American exceptionalism at its worst

Marian Wright Edelman | 4/4/2019, 3:42 p.m.
On March 15, a terrorist carrying two semi-automatic weapons and three rifles attacked worshipers at two mosques in Christchurch, New ...

Children’s Defense Fund

On March 15, a terrorist carrying two semi-automatic weapons and three rifles attacked worshipers at two mosques in Christchurch, New Zealand, killing 50 men, women and children – some of them refugees who had fled war zones seeking safety.

In the hours that followed, nearly 70,000 New Zealanders signed petitions calling for gun control reform, and New Zealand Prime Minister Jacinda Ardern led the nation’s elected leaders in vowing to take swift action.

On March 21, less than a week later, Prime Minister Ardern announced the introduction of a national ban on all military-style semi-automatic weapons and assault rifles, high-capacity ammunition magazines, and parts that allow weapons to be modified into semi-automatic guns, as well as provisions for a government funded buyback of existing assault weapons.

In her announcement, she said, “I absolutely believe there will be a common view amongst New Zealanders – those who use guns for legitimate purposes, and those who have never touched one – that the time for the mass and easy availability of these weapons must end.”

That was leadership.

As Nick Kristof wrote in a recent New York Times opinion piece: “Contrast that with the United States, where just since 1970, more Americans have died from guns (1.45 million, including murders, suicides and accidents) than died in all the wars in American history (1.4 million). More Americans die from guns every 10 weeks than died in the entire Afghanistan and Iraq wars combined, yet we still don’t have gun safety rules as rigorous as New Zealand’s even before the mosques were attacked.”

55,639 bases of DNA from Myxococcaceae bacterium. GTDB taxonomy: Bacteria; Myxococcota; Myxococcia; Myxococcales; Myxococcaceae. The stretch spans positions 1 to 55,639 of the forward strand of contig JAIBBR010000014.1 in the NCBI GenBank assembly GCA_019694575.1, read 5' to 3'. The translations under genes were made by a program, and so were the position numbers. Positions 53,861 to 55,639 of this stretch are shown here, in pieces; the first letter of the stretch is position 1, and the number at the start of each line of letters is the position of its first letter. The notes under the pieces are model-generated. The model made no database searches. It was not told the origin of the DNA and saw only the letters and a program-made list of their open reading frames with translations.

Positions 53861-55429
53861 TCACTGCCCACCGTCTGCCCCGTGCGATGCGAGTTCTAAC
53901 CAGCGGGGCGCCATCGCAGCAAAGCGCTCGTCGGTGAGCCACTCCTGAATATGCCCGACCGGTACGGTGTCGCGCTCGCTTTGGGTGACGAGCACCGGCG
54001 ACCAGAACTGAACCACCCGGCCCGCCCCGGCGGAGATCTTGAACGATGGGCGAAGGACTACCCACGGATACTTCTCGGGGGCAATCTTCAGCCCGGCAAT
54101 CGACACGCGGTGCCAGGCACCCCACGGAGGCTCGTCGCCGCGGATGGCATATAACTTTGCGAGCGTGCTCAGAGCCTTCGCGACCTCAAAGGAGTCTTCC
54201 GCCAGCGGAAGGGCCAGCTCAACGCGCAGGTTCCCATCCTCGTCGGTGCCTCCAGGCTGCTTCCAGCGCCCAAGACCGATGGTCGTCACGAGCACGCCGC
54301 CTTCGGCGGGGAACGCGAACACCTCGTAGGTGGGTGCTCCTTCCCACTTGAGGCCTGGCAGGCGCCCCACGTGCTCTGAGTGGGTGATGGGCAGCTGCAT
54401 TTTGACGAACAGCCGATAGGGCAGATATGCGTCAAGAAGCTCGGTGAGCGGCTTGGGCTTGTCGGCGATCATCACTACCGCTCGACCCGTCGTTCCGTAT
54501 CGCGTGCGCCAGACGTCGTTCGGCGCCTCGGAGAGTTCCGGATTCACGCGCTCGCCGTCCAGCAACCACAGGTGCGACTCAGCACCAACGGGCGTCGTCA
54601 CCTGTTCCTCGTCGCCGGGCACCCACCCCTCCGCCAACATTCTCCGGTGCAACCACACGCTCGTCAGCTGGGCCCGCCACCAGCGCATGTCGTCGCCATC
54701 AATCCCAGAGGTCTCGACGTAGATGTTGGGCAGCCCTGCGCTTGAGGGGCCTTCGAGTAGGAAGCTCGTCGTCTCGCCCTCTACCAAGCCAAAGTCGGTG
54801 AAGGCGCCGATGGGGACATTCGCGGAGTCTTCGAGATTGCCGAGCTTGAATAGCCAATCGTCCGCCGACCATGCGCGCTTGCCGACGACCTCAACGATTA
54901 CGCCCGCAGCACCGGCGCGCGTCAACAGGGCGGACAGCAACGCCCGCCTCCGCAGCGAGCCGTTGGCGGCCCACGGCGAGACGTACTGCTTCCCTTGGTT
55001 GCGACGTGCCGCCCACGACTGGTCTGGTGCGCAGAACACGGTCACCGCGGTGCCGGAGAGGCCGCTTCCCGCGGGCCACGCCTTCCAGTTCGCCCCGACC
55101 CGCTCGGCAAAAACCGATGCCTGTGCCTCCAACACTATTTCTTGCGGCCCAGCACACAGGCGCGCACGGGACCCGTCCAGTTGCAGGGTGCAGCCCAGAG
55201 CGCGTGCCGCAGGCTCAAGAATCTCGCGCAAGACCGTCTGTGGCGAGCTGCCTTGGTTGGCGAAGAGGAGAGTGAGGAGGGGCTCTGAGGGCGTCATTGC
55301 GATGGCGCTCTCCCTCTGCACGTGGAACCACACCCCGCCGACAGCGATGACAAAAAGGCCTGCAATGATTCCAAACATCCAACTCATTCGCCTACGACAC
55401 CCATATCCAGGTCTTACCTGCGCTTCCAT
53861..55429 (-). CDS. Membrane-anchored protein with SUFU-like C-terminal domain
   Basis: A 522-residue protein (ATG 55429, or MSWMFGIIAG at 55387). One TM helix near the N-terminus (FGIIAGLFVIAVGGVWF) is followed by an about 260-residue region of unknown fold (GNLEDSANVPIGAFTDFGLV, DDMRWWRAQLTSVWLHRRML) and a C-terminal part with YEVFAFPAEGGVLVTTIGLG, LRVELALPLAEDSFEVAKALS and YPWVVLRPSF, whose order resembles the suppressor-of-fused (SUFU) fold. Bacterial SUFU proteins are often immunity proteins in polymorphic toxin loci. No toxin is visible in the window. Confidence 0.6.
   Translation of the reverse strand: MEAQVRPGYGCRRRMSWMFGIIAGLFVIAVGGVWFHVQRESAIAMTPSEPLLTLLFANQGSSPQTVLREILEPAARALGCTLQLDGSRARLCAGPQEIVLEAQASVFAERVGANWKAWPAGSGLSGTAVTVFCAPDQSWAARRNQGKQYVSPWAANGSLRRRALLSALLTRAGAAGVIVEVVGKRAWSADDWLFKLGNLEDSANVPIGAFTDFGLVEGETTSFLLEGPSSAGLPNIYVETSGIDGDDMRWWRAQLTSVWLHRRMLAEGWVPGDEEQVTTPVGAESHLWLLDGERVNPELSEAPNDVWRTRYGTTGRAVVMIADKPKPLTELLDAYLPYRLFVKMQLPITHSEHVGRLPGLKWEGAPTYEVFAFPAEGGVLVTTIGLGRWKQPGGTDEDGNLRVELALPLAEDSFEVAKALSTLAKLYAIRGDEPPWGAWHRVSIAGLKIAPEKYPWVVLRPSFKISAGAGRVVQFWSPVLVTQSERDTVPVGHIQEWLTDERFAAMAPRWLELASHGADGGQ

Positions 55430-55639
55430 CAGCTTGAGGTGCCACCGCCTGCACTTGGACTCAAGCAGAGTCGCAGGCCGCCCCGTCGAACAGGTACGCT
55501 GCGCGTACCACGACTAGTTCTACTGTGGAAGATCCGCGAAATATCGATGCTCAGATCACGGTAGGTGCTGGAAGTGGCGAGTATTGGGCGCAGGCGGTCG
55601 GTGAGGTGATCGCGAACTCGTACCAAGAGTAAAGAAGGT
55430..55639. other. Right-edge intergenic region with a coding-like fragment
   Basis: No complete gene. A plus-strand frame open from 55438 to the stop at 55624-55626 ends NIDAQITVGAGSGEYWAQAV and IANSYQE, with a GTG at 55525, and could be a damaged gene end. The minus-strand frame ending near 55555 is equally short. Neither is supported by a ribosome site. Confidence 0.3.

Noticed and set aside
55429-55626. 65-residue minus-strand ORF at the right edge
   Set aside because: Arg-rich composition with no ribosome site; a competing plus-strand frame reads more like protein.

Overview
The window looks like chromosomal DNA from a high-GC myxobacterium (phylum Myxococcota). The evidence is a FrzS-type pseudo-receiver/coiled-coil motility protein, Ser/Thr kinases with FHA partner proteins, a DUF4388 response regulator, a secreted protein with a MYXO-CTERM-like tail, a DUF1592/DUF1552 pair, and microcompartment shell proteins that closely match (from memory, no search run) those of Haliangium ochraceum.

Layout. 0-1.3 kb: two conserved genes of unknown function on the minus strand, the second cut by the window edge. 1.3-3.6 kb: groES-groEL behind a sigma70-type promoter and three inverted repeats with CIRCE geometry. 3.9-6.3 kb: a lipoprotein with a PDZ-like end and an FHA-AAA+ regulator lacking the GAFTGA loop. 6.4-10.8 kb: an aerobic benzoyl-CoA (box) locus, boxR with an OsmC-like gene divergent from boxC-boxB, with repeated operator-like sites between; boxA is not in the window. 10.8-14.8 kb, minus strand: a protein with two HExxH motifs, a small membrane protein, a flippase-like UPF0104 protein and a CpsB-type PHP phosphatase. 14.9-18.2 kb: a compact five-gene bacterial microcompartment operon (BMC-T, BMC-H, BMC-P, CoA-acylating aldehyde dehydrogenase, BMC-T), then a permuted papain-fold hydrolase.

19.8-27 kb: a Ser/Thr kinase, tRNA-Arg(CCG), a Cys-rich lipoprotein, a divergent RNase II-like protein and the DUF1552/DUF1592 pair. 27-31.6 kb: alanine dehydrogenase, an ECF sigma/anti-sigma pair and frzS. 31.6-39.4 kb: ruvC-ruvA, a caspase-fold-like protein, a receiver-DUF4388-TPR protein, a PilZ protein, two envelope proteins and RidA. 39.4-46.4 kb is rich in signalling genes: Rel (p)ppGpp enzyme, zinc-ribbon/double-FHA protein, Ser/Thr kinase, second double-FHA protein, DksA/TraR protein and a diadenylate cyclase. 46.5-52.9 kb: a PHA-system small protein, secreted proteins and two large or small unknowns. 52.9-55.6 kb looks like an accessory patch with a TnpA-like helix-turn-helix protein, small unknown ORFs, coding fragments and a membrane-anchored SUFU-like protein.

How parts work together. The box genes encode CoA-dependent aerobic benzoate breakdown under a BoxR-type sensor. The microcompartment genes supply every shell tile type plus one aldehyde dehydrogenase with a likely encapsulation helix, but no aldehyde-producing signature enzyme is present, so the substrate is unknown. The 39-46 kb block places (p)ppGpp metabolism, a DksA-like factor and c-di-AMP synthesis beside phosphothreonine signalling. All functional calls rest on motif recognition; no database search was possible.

I have written about this question before: How have other countries responded after a gun massacre or mass shooting?

In 1996, 35 people were killed and 23 others were wounded by a gunman at the Port Arthur tourist site in Tasmania, Australia, in one of the largest massacres ever committed by a single shooter at that time. Within 12 days of the shooting, spurred by strong public support, the Australian federal and state governments agreed to the historic National Firearms Agreement, which banned semi-automatic and pump action rifles and shotguns, and required registration of all firearms, strict standards for gun licenses, and a permit for each gun purchase subject to a 28-day waiting period.

The NFA also prohibited private sales, regulated ammunition sales, and required licensees to receive firearm safety training and store firearms safely. To get banned rifles and shotguns off the streets, the federal government bought back or accepted turn-ins of over 1 million guns, which were then destroyed.

New Zealand’s proposed changes are based in part on Australia’s successful model. In the 18 years before the NFA, there were 13 mass shootings in Australia in which five or more people were killed. In the 23 years since, there has been one.

Just weeks before the Port Arthur massacre in Australia, 16 children, ages 5 and 6, along with their teacher, were killed in a devastating school shooting in Dunblane, Scotland. The shooter owned his guns legally and the outrage over his crime started a public campaign for tighter gun control, culminating in a petition being handed to the government with over 700,000 signatures.